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  • 9th Circuit Revives Wage Claims for Brief ‘Off-the-Clock’ Inspections

    Employers Group | 10/17/2019 | News

    The de minimis doctrine under the Fair Labor Standards Act (FLSA), the federal minimum wage and overtime law, says that employers do not need to pay employees for otherwise compensable amounts of time that are small, irregular, or administratively difficult to record.

    When deciding whether certain amounts of time are de minimis, federal courts governed by the U.S. 9th Circuit Court of Appeals—which covers Alaska, Arizona, California, Hawaii, Idaho, Montana, Nevada, Oregon, and Washington—consider:

    1. The practical administrative difficulty of recording the time;
    2. The aggregate amount of time involved; and
    3. The regularity of the work in question.

    Some courts use a rough rule of thumb that daily periods of up to 10 minutes of unpaid time are de minimis, meaning employers are not required to pay employees for that time.

    In a recent case, however, the 9th Circuit relied on a California Supreme Court decision to find that Nike must pay its nonexempt retail employees for the time they spend undergoing “exit inspections” before they leave the store on breaks or at the end of their shifts.

    Facts of the Case

    Nike has 34 retail stores in California. The nonexempt employees who work in those stores are required to clock in at the start of their shifts and clock out when they leave the store on breaks and at the end of their shifts.

    After clocking out but before leaving, they must undergo exit inspections by a manager. The time spent in those inspections varies from a few seconds to several minutes depending on things like whether the employee is carrying a package that must be inspected and how long the employee must wait for a manager to be available.

    In early 2014, Isaac Rodriguez, a former Nike employee, filed a class action on behalf of all nonexempt retail employees at all 34 Nike stores in California, claiming the company violated the state’s wage and hour laws by not paying employees for the time they spent undergoing exit inspections. The trial court agreed with Rodriguez that he could pursue a claim on behalf of all nonexempt retail employees who worked for Nike in California from early 2010 to the present.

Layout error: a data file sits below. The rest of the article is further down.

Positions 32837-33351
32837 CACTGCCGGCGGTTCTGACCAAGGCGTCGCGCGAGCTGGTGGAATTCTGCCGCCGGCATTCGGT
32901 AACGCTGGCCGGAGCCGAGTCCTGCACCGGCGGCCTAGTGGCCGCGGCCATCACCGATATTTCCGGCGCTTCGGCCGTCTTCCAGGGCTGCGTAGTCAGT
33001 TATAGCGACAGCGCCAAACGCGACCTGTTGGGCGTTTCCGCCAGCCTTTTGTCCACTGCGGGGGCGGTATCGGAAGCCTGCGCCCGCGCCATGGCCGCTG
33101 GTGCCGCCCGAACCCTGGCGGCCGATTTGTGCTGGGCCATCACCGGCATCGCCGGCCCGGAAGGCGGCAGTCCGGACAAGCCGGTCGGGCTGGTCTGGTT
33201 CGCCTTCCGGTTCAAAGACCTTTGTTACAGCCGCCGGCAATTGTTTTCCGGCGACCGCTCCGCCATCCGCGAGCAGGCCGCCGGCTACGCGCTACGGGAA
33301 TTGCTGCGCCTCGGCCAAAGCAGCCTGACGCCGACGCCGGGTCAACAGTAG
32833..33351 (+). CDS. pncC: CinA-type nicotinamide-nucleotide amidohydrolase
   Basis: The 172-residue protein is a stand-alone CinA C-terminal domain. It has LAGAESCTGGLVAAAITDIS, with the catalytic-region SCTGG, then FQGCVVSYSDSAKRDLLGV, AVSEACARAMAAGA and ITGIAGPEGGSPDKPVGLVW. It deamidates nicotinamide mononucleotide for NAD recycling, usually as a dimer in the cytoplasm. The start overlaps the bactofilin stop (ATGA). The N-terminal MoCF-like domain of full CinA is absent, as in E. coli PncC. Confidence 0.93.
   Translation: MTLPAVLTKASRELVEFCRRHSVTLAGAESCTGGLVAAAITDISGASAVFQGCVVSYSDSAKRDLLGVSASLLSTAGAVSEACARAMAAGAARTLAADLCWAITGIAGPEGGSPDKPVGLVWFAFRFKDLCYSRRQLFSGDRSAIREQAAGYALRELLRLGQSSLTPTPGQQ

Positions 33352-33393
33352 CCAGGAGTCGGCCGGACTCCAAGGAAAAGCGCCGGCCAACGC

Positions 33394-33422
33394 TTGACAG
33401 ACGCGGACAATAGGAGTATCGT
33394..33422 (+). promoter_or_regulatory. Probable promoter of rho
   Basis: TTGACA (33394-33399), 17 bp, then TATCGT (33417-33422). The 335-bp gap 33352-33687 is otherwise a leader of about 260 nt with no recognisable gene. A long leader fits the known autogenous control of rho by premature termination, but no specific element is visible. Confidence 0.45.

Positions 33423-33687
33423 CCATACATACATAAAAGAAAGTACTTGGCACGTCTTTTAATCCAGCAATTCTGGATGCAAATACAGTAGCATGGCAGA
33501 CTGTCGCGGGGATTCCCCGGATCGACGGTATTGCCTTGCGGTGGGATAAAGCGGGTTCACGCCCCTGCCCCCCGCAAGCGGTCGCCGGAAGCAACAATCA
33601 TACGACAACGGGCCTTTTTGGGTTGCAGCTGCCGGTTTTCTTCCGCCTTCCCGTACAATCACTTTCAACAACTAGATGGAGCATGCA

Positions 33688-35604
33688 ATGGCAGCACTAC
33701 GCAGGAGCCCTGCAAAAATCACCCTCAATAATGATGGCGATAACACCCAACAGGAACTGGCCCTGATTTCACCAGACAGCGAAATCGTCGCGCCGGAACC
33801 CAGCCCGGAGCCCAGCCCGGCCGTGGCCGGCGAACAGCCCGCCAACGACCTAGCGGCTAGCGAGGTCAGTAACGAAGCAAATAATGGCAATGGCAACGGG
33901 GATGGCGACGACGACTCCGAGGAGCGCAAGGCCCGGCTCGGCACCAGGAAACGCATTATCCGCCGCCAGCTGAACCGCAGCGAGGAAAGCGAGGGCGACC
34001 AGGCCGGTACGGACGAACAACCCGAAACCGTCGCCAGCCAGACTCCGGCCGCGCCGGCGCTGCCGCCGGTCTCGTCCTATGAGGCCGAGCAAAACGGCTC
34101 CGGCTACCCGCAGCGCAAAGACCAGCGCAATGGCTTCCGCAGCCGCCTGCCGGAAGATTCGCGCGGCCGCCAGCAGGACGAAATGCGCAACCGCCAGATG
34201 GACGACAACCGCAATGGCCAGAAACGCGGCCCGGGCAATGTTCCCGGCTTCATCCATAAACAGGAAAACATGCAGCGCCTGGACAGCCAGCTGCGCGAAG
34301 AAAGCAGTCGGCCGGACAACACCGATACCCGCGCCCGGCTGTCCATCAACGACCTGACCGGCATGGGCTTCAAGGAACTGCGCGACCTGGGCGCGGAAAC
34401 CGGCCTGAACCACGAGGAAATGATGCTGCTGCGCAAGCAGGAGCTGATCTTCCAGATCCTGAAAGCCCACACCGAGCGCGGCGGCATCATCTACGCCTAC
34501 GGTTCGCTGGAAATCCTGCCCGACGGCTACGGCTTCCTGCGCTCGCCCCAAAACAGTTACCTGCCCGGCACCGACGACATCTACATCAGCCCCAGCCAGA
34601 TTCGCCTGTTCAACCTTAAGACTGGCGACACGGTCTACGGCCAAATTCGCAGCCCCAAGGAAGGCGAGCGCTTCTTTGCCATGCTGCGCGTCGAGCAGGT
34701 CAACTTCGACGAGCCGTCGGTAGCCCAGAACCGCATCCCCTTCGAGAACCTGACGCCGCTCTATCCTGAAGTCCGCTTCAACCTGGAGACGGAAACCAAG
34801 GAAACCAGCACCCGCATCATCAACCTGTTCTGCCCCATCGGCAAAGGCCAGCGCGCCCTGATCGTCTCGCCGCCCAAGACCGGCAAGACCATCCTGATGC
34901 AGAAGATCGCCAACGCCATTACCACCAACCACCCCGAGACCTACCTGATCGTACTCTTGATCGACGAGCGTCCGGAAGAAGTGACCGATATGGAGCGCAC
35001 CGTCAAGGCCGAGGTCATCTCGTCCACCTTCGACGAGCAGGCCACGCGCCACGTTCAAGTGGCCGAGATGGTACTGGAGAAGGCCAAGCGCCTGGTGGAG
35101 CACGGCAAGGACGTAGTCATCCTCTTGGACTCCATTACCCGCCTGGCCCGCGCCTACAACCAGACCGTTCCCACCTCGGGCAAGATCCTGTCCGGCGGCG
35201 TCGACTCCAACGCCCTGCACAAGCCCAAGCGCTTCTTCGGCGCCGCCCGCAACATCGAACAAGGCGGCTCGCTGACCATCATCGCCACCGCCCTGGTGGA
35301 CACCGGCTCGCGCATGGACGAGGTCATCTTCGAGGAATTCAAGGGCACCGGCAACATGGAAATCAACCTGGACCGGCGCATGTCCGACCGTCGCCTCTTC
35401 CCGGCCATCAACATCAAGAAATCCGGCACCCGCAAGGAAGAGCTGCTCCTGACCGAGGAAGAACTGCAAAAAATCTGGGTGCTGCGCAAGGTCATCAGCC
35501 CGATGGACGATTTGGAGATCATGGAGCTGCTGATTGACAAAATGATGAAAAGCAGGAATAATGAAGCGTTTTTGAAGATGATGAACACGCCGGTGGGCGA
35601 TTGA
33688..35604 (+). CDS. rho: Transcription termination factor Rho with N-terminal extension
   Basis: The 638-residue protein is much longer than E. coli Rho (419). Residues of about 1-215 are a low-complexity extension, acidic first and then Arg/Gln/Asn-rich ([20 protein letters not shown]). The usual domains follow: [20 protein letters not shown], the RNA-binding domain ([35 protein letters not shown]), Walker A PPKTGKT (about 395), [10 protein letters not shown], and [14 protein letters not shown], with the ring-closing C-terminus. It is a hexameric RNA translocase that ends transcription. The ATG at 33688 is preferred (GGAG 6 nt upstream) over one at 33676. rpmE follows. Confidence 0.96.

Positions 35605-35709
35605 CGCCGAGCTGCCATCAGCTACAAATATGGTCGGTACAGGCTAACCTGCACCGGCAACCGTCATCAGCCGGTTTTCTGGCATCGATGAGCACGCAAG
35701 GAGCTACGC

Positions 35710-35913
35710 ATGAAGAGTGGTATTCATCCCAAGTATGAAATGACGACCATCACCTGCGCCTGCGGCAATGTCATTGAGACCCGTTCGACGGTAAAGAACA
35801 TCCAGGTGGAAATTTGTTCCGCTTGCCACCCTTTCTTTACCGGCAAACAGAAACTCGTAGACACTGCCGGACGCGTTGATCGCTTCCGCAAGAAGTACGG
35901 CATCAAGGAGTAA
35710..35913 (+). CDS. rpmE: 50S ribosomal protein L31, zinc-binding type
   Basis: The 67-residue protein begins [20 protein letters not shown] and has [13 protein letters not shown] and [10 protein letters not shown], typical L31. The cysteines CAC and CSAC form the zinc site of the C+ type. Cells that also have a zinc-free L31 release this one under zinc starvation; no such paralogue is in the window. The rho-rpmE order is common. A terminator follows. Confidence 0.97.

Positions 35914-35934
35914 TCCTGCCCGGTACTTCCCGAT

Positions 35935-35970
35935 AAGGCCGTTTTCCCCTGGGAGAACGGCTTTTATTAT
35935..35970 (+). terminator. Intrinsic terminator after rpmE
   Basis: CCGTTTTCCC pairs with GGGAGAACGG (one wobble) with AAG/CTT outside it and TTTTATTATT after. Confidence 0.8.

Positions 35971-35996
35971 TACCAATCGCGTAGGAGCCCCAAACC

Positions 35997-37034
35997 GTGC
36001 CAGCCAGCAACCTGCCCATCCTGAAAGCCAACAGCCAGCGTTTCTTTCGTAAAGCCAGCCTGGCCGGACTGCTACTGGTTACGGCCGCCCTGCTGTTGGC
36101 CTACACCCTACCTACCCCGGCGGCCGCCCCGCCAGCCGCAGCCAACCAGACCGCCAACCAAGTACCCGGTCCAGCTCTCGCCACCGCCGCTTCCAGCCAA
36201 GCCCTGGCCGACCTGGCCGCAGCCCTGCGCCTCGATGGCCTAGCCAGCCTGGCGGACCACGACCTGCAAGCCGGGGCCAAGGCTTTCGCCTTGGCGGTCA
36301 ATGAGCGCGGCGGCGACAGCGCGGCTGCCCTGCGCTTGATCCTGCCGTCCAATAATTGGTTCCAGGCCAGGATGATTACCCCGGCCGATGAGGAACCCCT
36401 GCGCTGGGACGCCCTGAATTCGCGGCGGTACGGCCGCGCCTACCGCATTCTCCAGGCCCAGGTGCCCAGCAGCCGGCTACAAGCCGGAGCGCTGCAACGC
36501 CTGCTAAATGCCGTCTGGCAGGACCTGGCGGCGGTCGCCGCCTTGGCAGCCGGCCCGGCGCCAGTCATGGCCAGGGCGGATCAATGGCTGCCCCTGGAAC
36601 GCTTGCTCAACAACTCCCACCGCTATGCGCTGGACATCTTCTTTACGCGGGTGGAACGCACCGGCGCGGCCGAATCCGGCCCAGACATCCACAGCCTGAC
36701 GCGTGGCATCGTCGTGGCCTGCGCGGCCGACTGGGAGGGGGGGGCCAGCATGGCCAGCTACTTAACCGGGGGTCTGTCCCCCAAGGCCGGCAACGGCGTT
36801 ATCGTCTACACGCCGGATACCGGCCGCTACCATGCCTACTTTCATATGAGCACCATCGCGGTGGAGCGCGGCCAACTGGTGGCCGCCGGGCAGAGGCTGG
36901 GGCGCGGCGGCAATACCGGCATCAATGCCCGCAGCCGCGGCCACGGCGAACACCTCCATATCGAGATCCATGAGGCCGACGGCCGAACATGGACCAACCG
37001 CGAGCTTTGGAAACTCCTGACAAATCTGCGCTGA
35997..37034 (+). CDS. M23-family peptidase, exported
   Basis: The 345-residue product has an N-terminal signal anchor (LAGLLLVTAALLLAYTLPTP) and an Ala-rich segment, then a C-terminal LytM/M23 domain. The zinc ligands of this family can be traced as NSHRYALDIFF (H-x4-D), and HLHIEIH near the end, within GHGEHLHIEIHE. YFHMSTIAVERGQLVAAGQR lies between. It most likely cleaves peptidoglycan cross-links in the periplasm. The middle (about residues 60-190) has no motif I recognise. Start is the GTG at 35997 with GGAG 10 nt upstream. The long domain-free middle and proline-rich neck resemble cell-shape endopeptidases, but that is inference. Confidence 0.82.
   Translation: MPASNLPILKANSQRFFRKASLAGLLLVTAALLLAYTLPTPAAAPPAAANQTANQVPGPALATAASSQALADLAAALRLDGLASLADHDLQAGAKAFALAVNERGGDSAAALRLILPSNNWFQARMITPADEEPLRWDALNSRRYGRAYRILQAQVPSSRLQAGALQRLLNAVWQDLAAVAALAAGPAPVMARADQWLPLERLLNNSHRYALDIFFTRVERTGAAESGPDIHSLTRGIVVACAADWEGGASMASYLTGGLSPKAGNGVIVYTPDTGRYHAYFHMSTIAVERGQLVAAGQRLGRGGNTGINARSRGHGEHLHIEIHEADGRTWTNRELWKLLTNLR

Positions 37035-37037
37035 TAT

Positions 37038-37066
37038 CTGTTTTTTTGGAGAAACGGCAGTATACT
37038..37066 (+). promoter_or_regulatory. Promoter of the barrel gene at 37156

However, Nike challenged the merits of Rodriguez’s claims, arguing the de minimis doctrine applies to California’s wage and hour laws in the same way it applies to claims under the FLSA. The trial court agreed with Nike, concluding that California should recognize the de minimis doctrine under state law. Because the exit inspections were covered by the de minimis doctrine, the court dismissed Rodriguez’s claims, and he appealed to the 9th Circuit.

    Does California Recognize the De Minimis Doctrine?

    At the time of the trial court’s decision in Rodriguez’s case, the applicability of the de minimis doctrine under state law was pending before the California Supreme Court in another case, but a decision hadn’t been issued.

    By the time Rodriguez’s appeal reached the 9th Circuit, the supreme court had decided the question and rejected the doctrine under state law because California’s wage and hour laws are more protective of employees than federal law, and state law makes it clear that all work time must be compensated.

    Although it didn’t completely rule out the possibility that there might be situations in which the time in question is so short or irregular that it would be unreasonable to expect an employer to record and pay it, the supreme court found that the much more forgiving federal de minimis doctrine doesn’t apply to claims based on California’s laws.

    The court concluded, “An employer that requires its employees to work minutes off the clock on a regular basis or as a regular feature of the job may not evade the obligation to compensate the employee for that time by invoking the de minimis doctrine.”

    Because the trial court had explicitly relied on the de minimis doctrine to dismiss Rodriguez’s claims and because the exit inspections are a regular part of employees’ workday and there was evidence that they can take several minutes, the 9th Circuit panel reversed the trial court’s ruling and sent the case back for further proceedings in accord with the decision of the California Supreme Court. Rodriguez v. Nike Retail Services, Inc., Case No. 17-16866 (June 28, 2019).

    Takeaway for Employers

    The takeaway for employers in California is clear: Nonexempt employees are entitled to be paid for all of their work time unless, perhaps, the time in question is so trifling or happens so irregularly that it would be unreasonable to expect it to be recorded. Although the 9th Circuit’s decision is limited to California law, employers in other states would do well to take note of the case, too.

    Like California, many states have wage and hour laws that are more protective of employees than the FLSA. Even under federal law, off-the-clock work is frequently challenged, particularly when it’s a regular part of the workday. And in light of modern electronic timekeeping systems, it’s increasingly difficult for an employer to argue that recording de minimis time is administratively difficult.